Research has shown that London is one of the most surveilled cities worldwide
With insight from Omar Kholeif, Charlotte Cotton and Charlie Engman, the implications of the evolving nature and speed of image-making and sharing are considered.
Thiel discusses her career in both art and mechanical engineering, as she combines the two to create new digital works
“I was trained as a sculptor, and this was the first time I had used the camera,” wrote Jacqueline Hassink in the Financial Times in 2011, of her breakthrough project The Table of Power. Between 1993 and 1995 Hassink contacted forty of the largest multinational corporations in Europe, asking to photograph their boardrooms. “I wanted to find a table that symbolised modern society’s most important value: economic power,” she writes. Nineteen refused, while the remaining 21, in Britain, the Netherlands, Germany, France, Switzerland and Italy, eventually agreed.
The book was published in 1996; it was the first time that photographs of these places had been made public, and in the spring of 2009, after the global recession, Hassink decided to revisit the boardrooms. With The Table of Power 2, she examined how boardroom design, revenue and employee numbers had changed over the intervening years.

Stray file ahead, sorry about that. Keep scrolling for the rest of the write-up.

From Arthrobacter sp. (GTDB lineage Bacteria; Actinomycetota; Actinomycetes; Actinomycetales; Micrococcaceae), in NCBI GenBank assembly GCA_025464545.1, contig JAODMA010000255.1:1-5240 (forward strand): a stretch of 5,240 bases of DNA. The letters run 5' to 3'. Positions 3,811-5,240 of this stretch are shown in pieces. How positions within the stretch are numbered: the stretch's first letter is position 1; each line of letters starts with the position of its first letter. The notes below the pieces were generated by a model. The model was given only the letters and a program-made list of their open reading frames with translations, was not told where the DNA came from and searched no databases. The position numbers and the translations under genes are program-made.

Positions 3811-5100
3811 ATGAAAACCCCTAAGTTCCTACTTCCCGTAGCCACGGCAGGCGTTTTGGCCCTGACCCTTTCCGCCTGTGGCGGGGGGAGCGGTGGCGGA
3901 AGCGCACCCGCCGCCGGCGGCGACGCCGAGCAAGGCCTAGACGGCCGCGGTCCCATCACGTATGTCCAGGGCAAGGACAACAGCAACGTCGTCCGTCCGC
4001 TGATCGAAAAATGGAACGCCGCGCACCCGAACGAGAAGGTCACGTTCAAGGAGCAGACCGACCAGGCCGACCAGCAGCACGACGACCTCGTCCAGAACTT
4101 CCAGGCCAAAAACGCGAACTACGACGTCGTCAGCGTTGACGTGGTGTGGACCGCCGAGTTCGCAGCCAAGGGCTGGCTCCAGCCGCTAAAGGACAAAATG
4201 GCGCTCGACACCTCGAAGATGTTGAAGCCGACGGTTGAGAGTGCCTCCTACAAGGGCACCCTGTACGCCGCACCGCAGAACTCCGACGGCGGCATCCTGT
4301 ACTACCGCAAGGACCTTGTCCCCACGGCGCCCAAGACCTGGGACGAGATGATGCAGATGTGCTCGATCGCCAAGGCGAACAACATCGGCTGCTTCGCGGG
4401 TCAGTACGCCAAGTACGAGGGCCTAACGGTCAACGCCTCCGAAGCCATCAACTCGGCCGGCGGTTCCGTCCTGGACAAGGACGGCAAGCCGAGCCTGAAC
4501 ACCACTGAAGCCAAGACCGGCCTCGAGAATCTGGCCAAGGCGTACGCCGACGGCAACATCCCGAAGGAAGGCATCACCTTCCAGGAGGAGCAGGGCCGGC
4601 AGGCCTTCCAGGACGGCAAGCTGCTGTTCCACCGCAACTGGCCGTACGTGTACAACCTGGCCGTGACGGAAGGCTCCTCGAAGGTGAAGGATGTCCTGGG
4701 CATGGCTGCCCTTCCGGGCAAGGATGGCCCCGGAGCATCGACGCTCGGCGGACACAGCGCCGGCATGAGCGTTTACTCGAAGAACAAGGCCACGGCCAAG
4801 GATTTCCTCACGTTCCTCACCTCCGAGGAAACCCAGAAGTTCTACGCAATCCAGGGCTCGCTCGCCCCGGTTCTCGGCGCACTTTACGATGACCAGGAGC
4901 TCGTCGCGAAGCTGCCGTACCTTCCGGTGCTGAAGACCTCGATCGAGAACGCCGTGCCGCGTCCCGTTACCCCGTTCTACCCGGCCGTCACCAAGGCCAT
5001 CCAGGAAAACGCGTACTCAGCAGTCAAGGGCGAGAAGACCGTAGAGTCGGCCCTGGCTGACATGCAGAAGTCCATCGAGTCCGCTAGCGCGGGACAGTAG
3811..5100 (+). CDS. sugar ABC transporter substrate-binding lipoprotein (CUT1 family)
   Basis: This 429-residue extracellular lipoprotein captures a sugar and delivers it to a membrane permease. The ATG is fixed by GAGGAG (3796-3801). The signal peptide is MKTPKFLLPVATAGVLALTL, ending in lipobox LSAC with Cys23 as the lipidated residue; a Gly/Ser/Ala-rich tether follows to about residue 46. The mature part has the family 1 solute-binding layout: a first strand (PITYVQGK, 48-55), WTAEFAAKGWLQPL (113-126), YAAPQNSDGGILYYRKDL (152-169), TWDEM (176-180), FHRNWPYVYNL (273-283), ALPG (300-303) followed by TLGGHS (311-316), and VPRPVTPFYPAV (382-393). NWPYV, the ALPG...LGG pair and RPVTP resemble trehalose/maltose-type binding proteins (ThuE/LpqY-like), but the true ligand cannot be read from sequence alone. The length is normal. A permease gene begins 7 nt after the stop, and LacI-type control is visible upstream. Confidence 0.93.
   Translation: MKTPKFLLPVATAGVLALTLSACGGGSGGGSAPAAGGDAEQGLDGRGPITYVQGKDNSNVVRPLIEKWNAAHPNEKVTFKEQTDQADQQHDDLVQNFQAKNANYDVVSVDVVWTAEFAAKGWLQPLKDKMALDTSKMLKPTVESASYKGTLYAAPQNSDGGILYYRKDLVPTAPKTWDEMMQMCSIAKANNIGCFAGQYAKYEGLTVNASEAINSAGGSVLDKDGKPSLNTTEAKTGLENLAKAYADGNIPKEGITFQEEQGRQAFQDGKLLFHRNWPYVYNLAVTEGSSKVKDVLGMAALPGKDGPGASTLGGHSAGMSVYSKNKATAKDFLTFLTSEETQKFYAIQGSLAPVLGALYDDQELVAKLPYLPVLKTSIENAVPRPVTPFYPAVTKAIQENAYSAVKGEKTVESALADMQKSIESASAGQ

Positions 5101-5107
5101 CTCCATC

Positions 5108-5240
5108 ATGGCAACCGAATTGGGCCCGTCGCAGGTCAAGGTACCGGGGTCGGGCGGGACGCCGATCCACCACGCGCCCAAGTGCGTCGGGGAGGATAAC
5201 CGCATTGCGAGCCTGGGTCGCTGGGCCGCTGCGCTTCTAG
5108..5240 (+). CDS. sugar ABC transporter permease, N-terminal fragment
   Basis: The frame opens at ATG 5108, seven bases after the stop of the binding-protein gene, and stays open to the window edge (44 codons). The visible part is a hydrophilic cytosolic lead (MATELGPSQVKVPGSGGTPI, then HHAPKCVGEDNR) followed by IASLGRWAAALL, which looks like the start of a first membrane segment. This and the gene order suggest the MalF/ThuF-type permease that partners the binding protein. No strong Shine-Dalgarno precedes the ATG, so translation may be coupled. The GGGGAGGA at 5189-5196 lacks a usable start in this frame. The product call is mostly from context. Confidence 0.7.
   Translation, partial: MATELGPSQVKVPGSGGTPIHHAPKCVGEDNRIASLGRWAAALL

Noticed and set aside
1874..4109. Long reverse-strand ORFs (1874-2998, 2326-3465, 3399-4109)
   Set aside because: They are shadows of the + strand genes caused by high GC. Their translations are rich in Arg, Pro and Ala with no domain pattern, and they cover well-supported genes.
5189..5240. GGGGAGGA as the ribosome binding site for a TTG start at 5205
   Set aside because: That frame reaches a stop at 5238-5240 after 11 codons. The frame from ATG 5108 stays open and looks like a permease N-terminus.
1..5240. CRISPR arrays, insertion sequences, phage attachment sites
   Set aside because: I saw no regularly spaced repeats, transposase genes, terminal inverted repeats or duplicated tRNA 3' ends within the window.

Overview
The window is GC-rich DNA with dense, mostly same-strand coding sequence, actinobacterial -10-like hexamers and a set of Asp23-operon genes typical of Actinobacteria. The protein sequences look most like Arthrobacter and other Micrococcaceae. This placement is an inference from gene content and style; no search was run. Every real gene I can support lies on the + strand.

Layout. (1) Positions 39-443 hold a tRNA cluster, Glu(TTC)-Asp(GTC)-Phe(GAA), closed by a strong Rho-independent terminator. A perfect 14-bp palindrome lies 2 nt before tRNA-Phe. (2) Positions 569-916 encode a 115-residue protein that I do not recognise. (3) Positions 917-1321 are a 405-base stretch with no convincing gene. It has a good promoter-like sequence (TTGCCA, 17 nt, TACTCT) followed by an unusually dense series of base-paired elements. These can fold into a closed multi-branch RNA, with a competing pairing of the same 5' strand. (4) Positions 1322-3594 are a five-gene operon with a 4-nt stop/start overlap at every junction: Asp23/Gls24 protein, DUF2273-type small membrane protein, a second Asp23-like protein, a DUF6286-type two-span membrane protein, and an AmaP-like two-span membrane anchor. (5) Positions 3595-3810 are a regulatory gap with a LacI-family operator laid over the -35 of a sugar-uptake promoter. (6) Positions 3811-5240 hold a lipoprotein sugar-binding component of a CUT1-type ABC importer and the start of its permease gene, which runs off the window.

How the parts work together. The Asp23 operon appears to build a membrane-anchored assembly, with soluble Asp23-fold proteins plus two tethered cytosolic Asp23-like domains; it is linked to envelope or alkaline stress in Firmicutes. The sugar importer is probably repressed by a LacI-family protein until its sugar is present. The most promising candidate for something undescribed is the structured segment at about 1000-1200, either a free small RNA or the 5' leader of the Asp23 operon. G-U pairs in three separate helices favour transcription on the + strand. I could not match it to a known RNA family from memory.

Hassink, who has died aged just 52, was born in Enschede, the Netherlands, on 15 July 1966. She trained to be a sculptor at the Royal Academy of Art in The Hague, and then at the Trondheim Academy of Fine Art in Norway, but after graduating in 1992, presented herself mainly as a photographer, publishing nine books – including another celebrated title, Car Girls, in 2009. It was shot over five years at car shows across seven cities in three different continents, including New York, Paris, Geneva, Tokyo, Detroit, and Shanghai, focusing in on differing cultural standards on ideals of beauty on the women paid to pose with the cars.
“It was before mobile phones, before the internet. It was the initial form of mass communication, a way you could chat to your friends for free. I remember lots of people in Suffolk got a CB radio and thought they were in the Dukes of Hazzard,” says David Titlow, whose latest photobook is a collection of portraits that bring together CB users and their Eyeball cards, their would-be business cards promoting their radio personality.
Inspired by his baby son’s time in hospital, photographer Reiner Riedler was compelled to pay tribute to remarkable medical technology and engineering that we rely on to keep us healthy and moving.
Grinders, which was nominated as a runner-up in this year’s British Journal of Photography Breakthrough Awards, focuses on a community of body hackers who undergo operations to add technology into their body. Like something out of a sci-fi novel, the group hope that slicing their bodies open will enable them to solve mankind’s problems through machine. The combination of man and machine is no longer futuristic fiction.
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